The first game took place at Crosley Field in Cincinnati, with Cicotte—who had gone 29-7, pitched 30 complete games, struck out 110 and had an ERA of 1.82 during the regular season—on the mound for Chicago.  Cicotte hit lead-off batter Morrie Roth with the second pitch of the game, a prearranged signal to Rothstein that the game was going to be “thrown,” or lost intentionally.  Cicotte gave up five runs before being replaced and the Reds triumphed, 9-1.  “Lefty” Williams, who had gone 23-11 during the regular season, took the mound for Chicago in Game Two, giving up four runs while Gandil went hitless in several clutch situations, and the White Sox lost, 4-2.  The Series headed to Chicago, where Dickie Kerr—who was not in on the fix—shut out the visiting Reds, 3-0, at Comiskey Park.  Cicotte lost Game Four to put Cincinnati up, 3 games to 1, before rain delayed Game Five for a day.  On Monday, October 6, Williams—the Game Two starter—shut out the Reds for five innings before a poor throw by Flesch filled the bases.  Following another defensive lapse by Flesch, Cincinnati scored two runs en route to a 5-0 shutout and a four-games-to-one lead.  Due to increased enthusiasm in baseball following World War I, Major League Baseball decided on a best-of-nine format for the 1919 World Series, which is why the Reds 4-1 lead was not enough to give it the world championship.  Chicago won Games Six and Seven to send the Series back to the Queen City.  The night before the game, Williams, who was due to pitch, was visited by a hitman who threatened to kill his wife if the outcome of the game was in doubt after the first inning.  Williams obliged, throwing nothing but mediocre fastballs and giving up four straight hits while allowing three runs before being lifted in the first inning.  On the 48th anniversary of Mrs. O’Leary’s cow causing the worst fire in Chicago history, the Sox lost, 10-5, and the Red Legs captured their first World Series title in franchise history.  Afterward, Hugh Fullerton—disgusted by the White Sox display of ineptitude—wrote that “no World Series should ever be played again.”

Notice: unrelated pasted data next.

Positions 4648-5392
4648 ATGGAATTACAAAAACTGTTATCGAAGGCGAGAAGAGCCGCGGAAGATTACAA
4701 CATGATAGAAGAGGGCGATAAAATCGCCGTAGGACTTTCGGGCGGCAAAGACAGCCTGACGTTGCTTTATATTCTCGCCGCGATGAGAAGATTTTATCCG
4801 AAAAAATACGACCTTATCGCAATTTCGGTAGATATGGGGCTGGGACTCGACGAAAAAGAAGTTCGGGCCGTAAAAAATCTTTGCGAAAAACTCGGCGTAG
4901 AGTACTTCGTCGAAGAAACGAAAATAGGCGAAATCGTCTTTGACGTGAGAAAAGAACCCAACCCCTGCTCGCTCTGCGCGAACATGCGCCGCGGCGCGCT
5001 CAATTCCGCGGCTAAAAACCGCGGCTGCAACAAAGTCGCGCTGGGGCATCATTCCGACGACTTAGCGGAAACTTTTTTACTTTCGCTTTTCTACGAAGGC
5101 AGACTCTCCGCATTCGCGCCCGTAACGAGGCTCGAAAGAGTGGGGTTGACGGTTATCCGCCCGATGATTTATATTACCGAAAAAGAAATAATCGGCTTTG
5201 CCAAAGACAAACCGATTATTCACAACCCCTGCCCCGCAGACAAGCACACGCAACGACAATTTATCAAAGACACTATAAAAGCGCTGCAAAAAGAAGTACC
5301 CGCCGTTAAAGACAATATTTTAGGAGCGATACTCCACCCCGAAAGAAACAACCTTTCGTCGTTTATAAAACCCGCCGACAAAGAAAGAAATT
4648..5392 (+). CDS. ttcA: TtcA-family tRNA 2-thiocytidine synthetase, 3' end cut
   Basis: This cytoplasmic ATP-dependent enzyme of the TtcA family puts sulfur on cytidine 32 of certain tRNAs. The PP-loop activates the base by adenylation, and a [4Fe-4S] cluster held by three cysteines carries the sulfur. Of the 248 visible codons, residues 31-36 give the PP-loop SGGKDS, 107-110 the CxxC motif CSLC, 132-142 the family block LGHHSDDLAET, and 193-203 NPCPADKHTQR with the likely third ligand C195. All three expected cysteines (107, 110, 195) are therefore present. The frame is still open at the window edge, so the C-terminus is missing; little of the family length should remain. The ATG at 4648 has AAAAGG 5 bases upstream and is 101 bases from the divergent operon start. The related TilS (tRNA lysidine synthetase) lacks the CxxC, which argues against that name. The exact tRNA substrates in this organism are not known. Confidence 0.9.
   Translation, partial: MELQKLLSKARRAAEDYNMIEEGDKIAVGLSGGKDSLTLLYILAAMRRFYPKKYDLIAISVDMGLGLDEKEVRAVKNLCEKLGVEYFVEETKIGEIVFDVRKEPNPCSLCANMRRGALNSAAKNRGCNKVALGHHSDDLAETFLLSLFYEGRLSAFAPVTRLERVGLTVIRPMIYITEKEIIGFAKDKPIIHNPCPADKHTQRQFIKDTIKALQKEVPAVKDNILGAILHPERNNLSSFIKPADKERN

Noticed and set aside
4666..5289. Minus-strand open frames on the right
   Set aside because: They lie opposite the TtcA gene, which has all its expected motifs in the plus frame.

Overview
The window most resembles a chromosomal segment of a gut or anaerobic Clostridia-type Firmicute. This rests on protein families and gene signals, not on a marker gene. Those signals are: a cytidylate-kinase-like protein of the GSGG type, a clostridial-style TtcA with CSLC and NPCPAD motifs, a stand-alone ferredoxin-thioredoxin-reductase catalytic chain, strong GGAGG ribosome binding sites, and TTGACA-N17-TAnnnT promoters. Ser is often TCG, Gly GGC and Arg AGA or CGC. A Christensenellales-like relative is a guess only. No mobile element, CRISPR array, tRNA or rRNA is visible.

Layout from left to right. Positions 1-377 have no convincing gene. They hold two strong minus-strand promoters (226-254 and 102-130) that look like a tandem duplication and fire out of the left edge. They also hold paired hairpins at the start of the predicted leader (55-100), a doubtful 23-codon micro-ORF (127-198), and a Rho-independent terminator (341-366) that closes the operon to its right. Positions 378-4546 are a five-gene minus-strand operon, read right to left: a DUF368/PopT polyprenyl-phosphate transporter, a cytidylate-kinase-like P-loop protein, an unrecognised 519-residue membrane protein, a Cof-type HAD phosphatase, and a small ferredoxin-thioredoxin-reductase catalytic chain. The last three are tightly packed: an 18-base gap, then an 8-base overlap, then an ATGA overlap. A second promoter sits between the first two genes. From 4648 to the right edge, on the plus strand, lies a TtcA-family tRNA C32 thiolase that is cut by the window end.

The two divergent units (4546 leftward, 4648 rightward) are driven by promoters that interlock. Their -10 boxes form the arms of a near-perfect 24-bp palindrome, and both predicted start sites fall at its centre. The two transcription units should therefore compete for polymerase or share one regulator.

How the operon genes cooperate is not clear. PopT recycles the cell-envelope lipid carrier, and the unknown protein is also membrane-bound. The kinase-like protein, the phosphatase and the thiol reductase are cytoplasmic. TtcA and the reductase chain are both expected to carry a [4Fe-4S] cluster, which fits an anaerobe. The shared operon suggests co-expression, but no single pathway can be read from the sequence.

Rumors of a Series fix dogged the Sox throughout the 1920 season and a grand jury was convened in September to investigate.  Eddie Cicotte and Joe Jackson confessed their participation in the scheme and Comiskey suspended the seven players still in the majors [Gindal was not with the team in 1920].  In October, the grand jury implicated the players along with five gamblers, including Rothstein – with a trial set for June 1921 in Chicago.  Prior to the 1921 season, the baseball owners, concerned about the reputation of their game, appointed widely respected federal judge and noted baseball fan Kenesaw Mountain Landis as the first Commissioner of Baseball.  Landis insisted upon being granted unchecked power over the sport and the owners agreed.  He would be harsh on gambling and was committed to restoring America’s confidence in its national pastime.  On August 3, 1921, the players and gamblers were acquitted of any wrongdoing.  The following day, Landis banned them from Major League Baseball for life.  Since the Black Sox scandal, MLB has had no tolerance for gambling, as evidenced by its position in the case of Pete Rose.  The scandal destroyed the Chicago White Sox, who would not return to the World Series until 1959, and not win another championship until 2005.

“Regardless of the verdict of juries, no player who throws a ball game, no player who undertakes or promises to throw a ball game, no player who sits in confidence with a bunch of crooked ballplayers and gamblers, where the ways and means of throwing a game are discussed and does not promptly tell his club about it, will ever play professional baseball.”–   Kenesaw Mountain Landis